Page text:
Michael:         

(25:39) What you’re saying is the most sensible thing about state government IT that I have ever ever heard.

Kristin:

(25:51) Thank you, it’s hard though, it’s hard.

Vala:   

(25:54) So you’re a social CIO, your active on Twitter and in fact your appearance on our show, because one of your followers thought that we must be able to connect…

Michael:         

(26:10) JD Hulsten     

Kristin:

(26:12)Yeah, thank you JD

Vala:   

(26:14) So it’s clear to me and hopefully you can validate it and having a – as Marc Benioff says a beginners mindset is open, you’re interested, your collaborative. If CIOs are not willing to engage and collaborate, it’s hard to inspire change agents, no matter what size of the organisation. How do you leverage collaboration technology mindset culture to move the needle when it comes to these you know, this massive shift in terms of you know, what’s needed to improve technology in government.

Kristin:

(26:49) Yeah I think it’s huge and I were will say that’s possibly one of the advantages, that I think the public sector has over the private sector. You know because being in IT in the private sector, there’s a kind of cultural aspect about not wanting to share your dirty laundry – for a couple of reasons, you don’t want to share your dirty laundry anyways. But there is an IT aspect, a competitive advantage aspect to it even when things are going wrong. So I do feel there’s less collaboration in the IT community across companies in the private sector than there is in public sector.

(27:26) Public sector, we’re like, hey, we’re in this boat together and how do we help each other, so there’s tons of connection collaboration and sharing of best practices in the public sector.

(27:40) Some of my best ideas and innovations come from conversations that I have across the state, and quite honestly across country about what are the unique challenges that we have within government and then how we can attack that and approach that differently. So I think that’s one piece.

(28:01) But the other thing is I really think that there needs to be more of a leaning in so to speak on how we actually look at collaborating at different levels in the organisation, to really see out that innovation. And I think that IT in the historical sense tends to hit that an executive layer around collaboration, and around business relationship management and things like that.

(28:31)And we need to be much more aggressive about getting to that front-line user and collaborating with them, because I actually feel that’s where a lot of the epicenter of innovation actually exists. And that’s not different for the public sector, but I would actually extended to citizens, and what’s exciting to me about the kind of social, mobile environment is that we actually can figure out how to connect with citizens directly and get that input from them in hell government needs to change.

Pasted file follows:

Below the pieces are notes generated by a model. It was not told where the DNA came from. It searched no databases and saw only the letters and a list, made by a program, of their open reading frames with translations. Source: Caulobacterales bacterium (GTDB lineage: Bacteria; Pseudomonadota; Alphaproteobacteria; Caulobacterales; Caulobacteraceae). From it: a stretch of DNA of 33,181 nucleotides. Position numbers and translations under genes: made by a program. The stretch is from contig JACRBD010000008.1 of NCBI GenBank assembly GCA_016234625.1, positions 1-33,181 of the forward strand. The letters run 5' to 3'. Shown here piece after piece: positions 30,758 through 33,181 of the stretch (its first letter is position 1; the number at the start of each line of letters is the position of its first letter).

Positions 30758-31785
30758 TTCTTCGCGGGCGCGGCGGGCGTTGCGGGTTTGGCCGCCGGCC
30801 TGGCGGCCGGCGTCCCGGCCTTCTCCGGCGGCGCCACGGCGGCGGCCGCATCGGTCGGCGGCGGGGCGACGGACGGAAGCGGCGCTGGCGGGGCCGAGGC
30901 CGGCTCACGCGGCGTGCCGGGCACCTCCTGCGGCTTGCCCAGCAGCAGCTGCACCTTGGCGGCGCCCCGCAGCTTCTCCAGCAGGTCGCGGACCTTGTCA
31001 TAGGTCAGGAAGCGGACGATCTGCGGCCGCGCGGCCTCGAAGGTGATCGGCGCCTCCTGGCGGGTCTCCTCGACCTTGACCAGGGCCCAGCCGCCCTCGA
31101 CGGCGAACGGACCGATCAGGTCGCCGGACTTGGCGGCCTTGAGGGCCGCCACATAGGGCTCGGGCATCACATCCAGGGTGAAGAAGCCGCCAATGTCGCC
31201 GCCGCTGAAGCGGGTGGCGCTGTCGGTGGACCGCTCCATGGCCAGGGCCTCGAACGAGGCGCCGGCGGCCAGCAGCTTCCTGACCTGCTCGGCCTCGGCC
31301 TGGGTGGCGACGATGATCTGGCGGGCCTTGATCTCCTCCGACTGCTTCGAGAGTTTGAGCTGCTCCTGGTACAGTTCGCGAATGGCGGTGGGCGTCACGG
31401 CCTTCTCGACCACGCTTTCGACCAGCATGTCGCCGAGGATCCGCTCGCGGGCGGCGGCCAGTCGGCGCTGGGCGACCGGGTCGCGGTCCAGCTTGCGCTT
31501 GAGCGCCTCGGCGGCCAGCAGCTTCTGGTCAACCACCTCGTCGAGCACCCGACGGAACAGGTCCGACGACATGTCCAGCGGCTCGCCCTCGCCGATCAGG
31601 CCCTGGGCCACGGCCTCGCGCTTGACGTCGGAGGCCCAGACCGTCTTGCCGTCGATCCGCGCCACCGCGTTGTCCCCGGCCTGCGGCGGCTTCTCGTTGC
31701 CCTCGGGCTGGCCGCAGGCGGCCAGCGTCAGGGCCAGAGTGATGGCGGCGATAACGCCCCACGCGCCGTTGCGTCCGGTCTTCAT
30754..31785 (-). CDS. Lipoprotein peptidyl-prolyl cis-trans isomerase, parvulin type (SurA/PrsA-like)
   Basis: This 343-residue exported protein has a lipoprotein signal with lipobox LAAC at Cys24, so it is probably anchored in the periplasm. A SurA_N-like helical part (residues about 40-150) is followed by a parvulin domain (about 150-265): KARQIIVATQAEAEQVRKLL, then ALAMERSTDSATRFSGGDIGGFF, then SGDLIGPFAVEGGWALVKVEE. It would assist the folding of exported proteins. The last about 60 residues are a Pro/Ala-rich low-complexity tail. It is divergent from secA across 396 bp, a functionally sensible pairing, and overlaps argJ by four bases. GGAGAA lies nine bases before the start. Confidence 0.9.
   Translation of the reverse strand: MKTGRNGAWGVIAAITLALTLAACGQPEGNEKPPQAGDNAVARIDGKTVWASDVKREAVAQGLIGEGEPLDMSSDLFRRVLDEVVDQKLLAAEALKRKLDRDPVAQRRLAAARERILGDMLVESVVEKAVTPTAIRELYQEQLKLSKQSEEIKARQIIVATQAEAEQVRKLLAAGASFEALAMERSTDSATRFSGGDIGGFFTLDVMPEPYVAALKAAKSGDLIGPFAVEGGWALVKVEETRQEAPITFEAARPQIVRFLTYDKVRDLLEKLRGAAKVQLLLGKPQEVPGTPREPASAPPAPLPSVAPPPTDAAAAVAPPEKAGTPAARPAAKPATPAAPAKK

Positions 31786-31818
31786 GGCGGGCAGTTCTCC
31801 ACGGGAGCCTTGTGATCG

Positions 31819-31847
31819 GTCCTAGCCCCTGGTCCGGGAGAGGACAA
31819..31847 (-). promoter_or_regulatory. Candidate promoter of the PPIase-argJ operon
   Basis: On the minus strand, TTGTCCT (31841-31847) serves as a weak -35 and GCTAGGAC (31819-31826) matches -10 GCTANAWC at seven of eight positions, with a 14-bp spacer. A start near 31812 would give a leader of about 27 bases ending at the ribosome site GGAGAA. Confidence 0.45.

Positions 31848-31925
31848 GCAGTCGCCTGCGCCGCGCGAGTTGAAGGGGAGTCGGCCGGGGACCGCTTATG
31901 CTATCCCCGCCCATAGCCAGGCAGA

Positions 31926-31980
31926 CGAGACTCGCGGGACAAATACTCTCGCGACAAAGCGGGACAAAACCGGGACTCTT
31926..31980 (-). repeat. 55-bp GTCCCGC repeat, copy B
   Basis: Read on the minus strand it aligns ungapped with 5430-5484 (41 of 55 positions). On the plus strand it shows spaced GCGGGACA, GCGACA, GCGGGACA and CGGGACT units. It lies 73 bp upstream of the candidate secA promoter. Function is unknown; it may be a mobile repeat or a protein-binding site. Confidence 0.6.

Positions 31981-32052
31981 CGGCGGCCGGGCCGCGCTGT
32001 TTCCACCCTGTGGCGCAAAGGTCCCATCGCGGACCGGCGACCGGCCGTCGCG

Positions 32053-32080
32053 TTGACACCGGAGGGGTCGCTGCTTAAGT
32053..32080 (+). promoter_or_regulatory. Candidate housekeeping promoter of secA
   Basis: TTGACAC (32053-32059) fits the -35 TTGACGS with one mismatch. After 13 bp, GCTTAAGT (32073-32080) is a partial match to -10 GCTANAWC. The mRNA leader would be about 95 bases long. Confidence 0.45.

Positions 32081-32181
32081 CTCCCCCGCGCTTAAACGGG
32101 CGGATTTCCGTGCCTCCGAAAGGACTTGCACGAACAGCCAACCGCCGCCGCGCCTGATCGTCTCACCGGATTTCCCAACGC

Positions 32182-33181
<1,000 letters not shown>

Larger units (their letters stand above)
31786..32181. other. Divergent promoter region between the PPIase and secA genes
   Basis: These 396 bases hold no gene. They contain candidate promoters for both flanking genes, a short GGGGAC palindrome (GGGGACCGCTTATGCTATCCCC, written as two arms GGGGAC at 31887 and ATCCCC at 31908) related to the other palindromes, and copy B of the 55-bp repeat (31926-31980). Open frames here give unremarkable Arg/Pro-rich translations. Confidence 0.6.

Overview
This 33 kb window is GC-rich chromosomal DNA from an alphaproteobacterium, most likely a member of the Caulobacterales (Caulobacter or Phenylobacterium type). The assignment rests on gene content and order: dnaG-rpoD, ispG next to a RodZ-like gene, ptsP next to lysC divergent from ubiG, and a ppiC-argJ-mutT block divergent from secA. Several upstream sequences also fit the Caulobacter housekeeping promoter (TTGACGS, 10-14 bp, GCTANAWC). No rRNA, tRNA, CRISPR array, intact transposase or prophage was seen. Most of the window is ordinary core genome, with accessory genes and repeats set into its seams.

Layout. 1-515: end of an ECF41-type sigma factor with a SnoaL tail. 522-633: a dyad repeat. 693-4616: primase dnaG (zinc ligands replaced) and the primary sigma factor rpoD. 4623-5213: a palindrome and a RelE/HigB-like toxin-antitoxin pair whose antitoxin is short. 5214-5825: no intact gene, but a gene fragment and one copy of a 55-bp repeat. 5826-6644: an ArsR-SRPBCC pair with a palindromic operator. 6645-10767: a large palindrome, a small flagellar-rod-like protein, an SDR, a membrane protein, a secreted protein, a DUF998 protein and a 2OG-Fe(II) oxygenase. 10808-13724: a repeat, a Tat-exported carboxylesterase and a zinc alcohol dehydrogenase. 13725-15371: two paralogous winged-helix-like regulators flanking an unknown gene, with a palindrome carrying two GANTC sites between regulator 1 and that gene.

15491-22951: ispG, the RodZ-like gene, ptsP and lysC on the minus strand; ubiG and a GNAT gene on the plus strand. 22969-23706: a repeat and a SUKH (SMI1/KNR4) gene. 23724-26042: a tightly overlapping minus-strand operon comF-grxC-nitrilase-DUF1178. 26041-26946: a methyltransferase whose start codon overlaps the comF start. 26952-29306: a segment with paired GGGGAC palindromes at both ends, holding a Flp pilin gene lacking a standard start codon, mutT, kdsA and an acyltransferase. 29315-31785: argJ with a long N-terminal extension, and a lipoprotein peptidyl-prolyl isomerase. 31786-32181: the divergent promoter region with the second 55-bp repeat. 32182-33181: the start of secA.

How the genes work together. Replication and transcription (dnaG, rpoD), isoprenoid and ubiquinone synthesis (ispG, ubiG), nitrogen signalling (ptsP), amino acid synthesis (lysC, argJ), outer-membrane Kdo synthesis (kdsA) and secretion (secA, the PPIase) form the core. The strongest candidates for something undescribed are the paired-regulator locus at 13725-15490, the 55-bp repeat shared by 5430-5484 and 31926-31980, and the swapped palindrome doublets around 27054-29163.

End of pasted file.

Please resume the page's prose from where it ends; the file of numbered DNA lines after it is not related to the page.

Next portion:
(29:04)We launched a the Colorado information marketplace, and instead of doing the kind of typical transparency government website where they show our budget, and nobody really cares. We actually opened up datasets, not reports, but full datasets and we said, you could come in – and there was a social aspect of it right. So you could raid a dataset, you could grab it, you could download it, you could build a mobile or web app out of it you can request a dataset.

(29:34)So since we launched that it has over 200% increase in the number of datasets that has been shared and we are using this in really creative ways. Because you know when I came into government I was like, how do we actually change government from the perception that it is only serving 47%, you know according to (Nick Rodney? 29:52) to 100%, because it’s really our government and its our society, and it’s our community.

(30:02) And I love the aspect of harnessing social and mobile to make government almost completely irrelevant in this sense that you don’t have to go into a building any more. You know, let’s just open it up and say, what you want from your government and what do you need, and how do we actually make that connection very intimate with the citizens of this nation.